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Ken Skates, Deputy Minister for Culture Sport and Tourism

First published:
24 October 2014
Last updated:

This was published under the 2011 to 2016 administration of the Welsh Government

Local museums are an integral part of healthy and vibrant communities. They encourage active participation in culture, protect our heritage, provide educational opportunities and contribute to our tourism industry. Over eighty local museums in Wales, both public and third sector, participate in the UK Accreditation Scheme for Museums. They care for over a million objects and specimens, many of which have been donated by local people in the expectation that their gifts would be preserved and used to educate current and future generations.  The stories these gifts embody are unique and irreplaceable but the museums which care for them and make them accessible are vulnerable.


Most local museums, including those in the third sector, rely on Local Authority funding or other support. However, they are amongst the non-statutory services provided by Local Authorities making them particularly at risk to cuts and closure in current economic circumstances. In January this year, my predecessor wrote to all local authorities asking them to be mindful of the value of such services.


When the Welsh Government published the first Museums Strategy for Wales in 2010, it acknowledged that recovery from the global financial crisis would be difficult.  I am keen to identify ways of ensuring that museum services continue to be provided at a local level. I have therefore commissioned an Expert Panel to review the impact of proposed funding and organisational changes by local authorities on local museums. Information will be sought from each local authority on the likely impact of proposed changes on Accredited museums.


The review will be undertaken by a small expert panel chaired by Dr Haydn Edwards, retired Principal and Chief Executive of Coleg Menai who has a background in education and science. Dr Edwards is also Vice President of Amgueddfa Cymru - National Museum Wales and a non-executive Director of Estyn. The other panel members are Professor Gaynor Kavanagh, who is Dean of Cardiff School of Art and Design and a qualified curator whose specialisms include curatorial practices and museum ethics; Adrian Babbidge, a recognised specialist in museum management, finance and legal issues, and a representative from the Welsh Local Government Association. The Panel will be asked to produce a report by Spring 2015. I am grateful to the Chair and the members of the Review Panel for agreeing to complete this important work.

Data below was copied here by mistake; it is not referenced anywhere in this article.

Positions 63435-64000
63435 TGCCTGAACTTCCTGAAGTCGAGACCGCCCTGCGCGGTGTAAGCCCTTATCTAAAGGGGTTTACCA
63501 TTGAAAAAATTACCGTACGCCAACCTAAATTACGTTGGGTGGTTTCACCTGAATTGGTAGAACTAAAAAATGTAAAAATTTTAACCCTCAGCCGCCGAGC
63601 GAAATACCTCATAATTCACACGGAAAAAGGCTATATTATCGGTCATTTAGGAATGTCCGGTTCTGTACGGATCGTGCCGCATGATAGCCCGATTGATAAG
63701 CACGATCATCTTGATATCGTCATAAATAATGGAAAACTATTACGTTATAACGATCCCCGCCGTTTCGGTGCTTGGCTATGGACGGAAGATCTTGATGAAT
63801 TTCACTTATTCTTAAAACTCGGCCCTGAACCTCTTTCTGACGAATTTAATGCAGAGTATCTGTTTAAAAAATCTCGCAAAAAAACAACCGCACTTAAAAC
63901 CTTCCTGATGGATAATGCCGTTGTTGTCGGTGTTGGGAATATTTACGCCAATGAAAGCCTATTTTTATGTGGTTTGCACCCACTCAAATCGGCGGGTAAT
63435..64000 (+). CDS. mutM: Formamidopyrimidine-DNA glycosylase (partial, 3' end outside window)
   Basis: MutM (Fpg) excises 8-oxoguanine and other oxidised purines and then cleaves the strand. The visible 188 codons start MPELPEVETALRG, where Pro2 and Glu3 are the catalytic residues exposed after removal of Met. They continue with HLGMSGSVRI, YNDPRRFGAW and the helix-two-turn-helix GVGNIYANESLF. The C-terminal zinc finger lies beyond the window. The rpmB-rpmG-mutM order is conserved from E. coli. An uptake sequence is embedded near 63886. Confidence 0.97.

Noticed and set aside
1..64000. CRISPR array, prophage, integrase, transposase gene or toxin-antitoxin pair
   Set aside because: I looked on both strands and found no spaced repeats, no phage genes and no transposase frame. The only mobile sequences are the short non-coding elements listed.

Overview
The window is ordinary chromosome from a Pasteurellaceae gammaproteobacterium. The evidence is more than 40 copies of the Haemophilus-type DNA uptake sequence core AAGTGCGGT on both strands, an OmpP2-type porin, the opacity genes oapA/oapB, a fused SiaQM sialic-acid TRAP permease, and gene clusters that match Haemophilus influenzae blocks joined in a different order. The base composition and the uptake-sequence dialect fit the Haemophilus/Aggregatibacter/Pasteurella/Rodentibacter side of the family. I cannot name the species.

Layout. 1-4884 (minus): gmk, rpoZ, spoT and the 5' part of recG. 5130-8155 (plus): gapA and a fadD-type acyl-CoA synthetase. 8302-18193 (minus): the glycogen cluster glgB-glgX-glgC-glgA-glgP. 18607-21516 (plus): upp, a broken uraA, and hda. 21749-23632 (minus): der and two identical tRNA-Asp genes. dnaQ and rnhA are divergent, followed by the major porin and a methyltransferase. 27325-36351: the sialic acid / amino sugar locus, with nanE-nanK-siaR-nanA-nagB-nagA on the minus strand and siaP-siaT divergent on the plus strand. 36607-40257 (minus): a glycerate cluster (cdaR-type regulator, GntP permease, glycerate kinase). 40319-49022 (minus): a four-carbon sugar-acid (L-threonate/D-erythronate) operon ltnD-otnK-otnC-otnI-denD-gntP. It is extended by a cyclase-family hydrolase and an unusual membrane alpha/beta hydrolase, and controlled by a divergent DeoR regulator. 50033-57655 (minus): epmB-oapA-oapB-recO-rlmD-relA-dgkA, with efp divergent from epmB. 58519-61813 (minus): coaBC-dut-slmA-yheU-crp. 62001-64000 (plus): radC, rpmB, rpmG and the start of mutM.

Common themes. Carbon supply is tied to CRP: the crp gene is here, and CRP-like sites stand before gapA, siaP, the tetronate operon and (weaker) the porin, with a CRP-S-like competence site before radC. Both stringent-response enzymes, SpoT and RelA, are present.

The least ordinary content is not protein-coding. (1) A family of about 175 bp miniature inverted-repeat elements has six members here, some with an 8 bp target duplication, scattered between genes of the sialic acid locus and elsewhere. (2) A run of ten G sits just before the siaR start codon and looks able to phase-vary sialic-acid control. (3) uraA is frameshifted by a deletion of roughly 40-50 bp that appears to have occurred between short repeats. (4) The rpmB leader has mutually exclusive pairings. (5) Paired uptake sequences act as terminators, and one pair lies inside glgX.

The Panel's conclusions will be included in their report which will outline the position on an all Wales basis, highlighting best practice and any areas of concern.  


In considering the position on a Wales-wide basis, the Panel will be further tasked to consider whether alternative service delivery models would provide more efficient and effective museum services, based on collaboration and joint procurement.


The review will also consider existing collaborations between local museums, People’s Collection Wales and Amgueddfa Cymru – National Museum Wales to increase access to collections, share knowledge and promote museums as places to visit.


Since 2004, the Welsh Government through CyMAL division has led a strategic approach to local museum development in partnership with local authorities, the Welsh Local Government Association and the Federation of Museums and Galleries in Wales. Over £5m has been invested in developing local museum provision, delivering a national training scheme and encouraging regional partnerships. Wales published the first national museum strategy in the UK which has received widespread support from the sector. I intend that the findings of the Expert Review Panel report will be actively used to inform our next national strategy from 2016.